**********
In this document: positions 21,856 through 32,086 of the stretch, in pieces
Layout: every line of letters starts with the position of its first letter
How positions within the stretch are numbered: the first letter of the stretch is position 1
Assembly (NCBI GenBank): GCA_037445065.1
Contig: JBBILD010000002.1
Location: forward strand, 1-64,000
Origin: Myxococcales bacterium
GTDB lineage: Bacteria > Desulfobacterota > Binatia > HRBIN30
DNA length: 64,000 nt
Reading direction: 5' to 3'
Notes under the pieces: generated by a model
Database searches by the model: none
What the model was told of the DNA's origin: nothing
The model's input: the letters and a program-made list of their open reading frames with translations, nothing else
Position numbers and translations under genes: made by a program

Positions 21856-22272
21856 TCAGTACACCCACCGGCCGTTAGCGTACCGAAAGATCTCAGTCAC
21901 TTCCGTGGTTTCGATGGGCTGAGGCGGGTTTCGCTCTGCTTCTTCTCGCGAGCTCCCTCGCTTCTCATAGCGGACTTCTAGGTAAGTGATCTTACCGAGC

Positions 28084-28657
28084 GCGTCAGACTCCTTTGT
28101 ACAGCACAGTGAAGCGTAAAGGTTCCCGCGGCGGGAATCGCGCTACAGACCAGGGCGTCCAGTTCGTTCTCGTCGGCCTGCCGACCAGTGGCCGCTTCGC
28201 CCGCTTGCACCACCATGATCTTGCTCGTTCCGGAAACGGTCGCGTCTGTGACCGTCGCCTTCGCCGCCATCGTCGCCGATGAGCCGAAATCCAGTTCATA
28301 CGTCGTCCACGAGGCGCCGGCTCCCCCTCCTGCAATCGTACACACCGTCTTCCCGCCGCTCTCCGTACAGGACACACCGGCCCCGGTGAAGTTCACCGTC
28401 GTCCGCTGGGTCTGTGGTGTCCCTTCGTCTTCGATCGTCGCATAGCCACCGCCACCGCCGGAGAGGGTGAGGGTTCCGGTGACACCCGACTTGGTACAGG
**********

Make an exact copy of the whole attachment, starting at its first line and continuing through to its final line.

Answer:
In this document: positions 21,856 through 32,086 of the stretch, in pieces
Layout: every line of letters starts with the position of its first letter
How positions within the stretch are numbered: the first letter of the stretch is position 1
Assembly (NCBI GenBank): GCA_037445065.1
Contig: JBBILD010000002.1
Location: forward strand, 1-64,000
Origin: Myxococcales bacterium
GTDB lineage: Bacteria > Desulfobacterota > Binatia > HRBIN30
DNA length: 64,000 nt
Reading direction: 5' to 3'
Notes under the pieces: generated by a model
Database searches by the model: none
What the model was told of the DNA's origin: nothing
The model's input: the letters and a program-made list of their open reading frames with translations, nothing else
Position numbers and translations under genes: made by a program

Positions 21856-22272
21856 TCAGTACACCCACCGGCCGTTAGCGTACCGAAAGATCTCAGTCAC
21901 TTCCGTGGTTTCGATGGGCTGAGGCGGGTTTCGCTCTGCTTCTTCTCGCGAGCTCCCTCGCTTCTCATAGCGGACTTCTAGGTAAGTGATCTTACCGAGC

Positions 28084-28657
28084 GCGTCAGACTCCTTTGT
28101 ACAGCACAGTGAAGCGTAAAGGTTCCCGCGGCGGGAATCGCGCTACAGACCAGGGCGTCCAGTTCGTTCTCGTCGGCCTGCCGACCAGTGGCCGCTTCGC
28201 CCGCTTGCACCACCATGATCTTGCTCGTTCCGGAAACGGTCGCGTCTGTGACCGTCGCCTTCGCCGCCATCGTCGCCGATGAGCCGAAATCCAGTTCATA
28301 CGTCGTCCACGAGGCGCCGGCTCCCCCTCCTGCAATCGTACACACCGTCTTCCCGCCGCTCTCCGTACAGGACACACCGGCCCCGGTGAAGTTCACCGTC
28401 GTCCGCTGGGTCTGTGGTGTCCCTTCGTCTTCGATCGTCGCATAGCCACCGCCACCGCCGGAGAGGGTGAGGGTTCCGGTGACACCCGACTTGGTACAGG